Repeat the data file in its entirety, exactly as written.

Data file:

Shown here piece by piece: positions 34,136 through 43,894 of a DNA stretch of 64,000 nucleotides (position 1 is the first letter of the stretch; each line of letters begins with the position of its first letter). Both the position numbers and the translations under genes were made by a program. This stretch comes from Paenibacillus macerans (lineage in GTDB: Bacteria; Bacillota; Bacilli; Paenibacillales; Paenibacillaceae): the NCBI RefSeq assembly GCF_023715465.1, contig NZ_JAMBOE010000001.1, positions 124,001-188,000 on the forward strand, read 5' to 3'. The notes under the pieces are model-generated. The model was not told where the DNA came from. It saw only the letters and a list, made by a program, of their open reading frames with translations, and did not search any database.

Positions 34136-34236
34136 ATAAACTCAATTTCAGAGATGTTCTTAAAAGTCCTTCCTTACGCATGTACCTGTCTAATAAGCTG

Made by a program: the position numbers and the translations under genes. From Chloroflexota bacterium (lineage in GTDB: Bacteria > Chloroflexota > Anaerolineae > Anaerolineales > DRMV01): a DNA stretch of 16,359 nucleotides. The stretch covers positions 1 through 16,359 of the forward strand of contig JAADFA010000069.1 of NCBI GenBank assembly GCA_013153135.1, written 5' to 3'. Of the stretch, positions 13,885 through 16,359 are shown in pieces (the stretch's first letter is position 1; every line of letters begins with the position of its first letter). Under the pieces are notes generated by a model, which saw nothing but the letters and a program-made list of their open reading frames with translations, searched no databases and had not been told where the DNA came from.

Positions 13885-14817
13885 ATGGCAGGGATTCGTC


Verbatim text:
Shown here piece by piece: positions 34,136 through 43,894 of a DNA stretch of 64,000 nucleotides (position 1 is the first letter of the stretch; each line of letters begins with the position of its first letter). Both the position numbers and the translations under genes were made by a program. This stretch comes from Paenibacillus macerans (lineage in GTDB: Bacteria; Bacillota; Bacilli; Paenibacillales; Paenibacillaceae): the NCBI RefSeq assembly GCF_023715465.1, contig NZ_JAMBOE010000001.1, positions 124,001-188,000 on the forward strand, read 5' to 3'. The notes under the pieces are model-generated. The model was not told where the DNA came from. It saw only the letters and a list, made by a program, of their open reading frames with translations, and did not search any database.

Positions 34136-34236
34136 ATAAACTCAATTTCAGAGATGTTCTTAAAAGTCCTTCCTTACGCATGTACCTGTCTAATAAGCTG

Made by a program: the position numbers and the translations under genes. From Chloroflexota bacterium (lineage in GTDB: Bacteria > Chloroflexota > Anaerolineae > Anaerolineales > DRMV01): a DNA stretch of 16,359 nucleotides. The stretch covers positions 1 through 16,359 of the forward strand of contig JAADFA010000069.1 of NCBI GenBank assembly GCA_013153135.1, written 5' to 3'. Of the stretch, positions 13,885 through 16,359 are shown in pieces (the stretch's first letter is position 1; every line of letters begins with the position of its first letter). Under the pieces are notes generated by a model, which saw nothing but the letters and a program-made list of their open reading frames with translations, searched no databases and had not been told where the DNA came from.

Positions 13885-14817
13885 ATGGCAGGGATTCGTC